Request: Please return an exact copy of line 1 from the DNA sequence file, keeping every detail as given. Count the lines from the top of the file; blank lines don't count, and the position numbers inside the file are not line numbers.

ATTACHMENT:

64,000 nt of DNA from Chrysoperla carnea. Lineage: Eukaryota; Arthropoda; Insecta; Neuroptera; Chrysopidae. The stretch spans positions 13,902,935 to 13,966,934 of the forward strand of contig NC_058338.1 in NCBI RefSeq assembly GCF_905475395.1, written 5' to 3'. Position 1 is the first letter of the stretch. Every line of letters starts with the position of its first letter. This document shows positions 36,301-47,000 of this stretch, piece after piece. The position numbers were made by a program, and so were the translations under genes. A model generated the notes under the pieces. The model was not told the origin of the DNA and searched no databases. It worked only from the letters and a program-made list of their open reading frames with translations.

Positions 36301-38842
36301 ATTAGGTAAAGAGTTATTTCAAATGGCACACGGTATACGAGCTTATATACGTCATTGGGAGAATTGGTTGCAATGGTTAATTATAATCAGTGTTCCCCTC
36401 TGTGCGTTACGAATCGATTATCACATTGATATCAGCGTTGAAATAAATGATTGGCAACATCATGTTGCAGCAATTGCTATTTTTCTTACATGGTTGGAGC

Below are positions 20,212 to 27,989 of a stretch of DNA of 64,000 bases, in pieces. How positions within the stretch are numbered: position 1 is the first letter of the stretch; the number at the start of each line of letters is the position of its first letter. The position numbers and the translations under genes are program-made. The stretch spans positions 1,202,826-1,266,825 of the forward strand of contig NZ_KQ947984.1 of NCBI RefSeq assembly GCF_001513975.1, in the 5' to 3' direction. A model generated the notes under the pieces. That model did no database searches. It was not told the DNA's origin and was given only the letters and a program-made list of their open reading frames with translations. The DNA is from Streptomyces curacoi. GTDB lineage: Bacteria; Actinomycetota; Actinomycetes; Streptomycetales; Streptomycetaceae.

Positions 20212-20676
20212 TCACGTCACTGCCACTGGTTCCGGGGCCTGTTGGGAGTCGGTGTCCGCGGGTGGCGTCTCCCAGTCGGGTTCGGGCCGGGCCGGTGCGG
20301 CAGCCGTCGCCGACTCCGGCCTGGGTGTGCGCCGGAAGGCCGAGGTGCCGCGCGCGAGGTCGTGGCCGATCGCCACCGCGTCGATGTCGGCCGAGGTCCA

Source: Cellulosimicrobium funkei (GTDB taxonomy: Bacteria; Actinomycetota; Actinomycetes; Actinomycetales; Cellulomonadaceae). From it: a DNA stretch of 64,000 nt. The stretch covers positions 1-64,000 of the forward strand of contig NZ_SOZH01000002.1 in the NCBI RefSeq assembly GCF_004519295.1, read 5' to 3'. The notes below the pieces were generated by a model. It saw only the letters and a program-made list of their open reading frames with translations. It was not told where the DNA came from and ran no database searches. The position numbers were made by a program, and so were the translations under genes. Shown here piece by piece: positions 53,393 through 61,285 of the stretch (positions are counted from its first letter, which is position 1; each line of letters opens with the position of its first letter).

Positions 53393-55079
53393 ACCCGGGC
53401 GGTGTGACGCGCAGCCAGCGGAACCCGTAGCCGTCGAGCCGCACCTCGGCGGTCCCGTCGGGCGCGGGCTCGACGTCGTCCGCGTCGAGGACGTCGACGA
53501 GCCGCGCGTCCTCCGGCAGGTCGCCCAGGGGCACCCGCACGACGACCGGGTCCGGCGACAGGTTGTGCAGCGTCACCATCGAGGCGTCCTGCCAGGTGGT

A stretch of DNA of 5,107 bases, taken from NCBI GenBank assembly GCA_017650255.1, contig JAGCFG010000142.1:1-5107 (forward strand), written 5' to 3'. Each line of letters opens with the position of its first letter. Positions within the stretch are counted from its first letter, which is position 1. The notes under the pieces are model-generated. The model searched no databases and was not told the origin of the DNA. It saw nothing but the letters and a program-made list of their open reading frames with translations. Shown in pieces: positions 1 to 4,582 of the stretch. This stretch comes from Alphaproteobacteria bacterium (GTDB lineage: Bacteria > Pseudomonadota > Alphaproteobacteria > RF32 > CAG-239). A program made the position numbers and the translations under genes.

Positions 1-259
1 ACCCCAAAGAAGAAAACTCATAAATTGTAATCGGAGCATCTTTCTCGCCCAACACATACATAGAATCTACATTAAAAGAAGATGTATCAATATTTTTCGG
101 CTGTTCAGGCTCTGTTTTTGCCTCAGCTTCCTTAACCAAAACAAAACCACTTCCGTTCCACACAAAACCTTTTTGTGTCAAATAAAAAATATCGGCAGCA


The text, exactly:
64,000 nt of DNA from Chrysoperla carnea. Lineage: Eukaryota; Arthropoda; Insecta; Neuroptera; Chrysopidae. The stretch spans positions 13,902,935 to 13,966,934 of the forward strand of contig NC_058338.1 in NCBI RefSeq assembly GCF_905475395.1, written 5' to 3'. Position 1 is the first letter of the stretch. Every line of letters starts with the position of its first letter. This document shows positions 36,301-47,000 of this stretch, piece after piece. The position numbers were made by a program, and so were the translations under genes. A model generated the notes under the pieces. The model was not told the origin of the DNA and searched no databases. It worked only from the letters and a program-made list of their open reading frames with translations.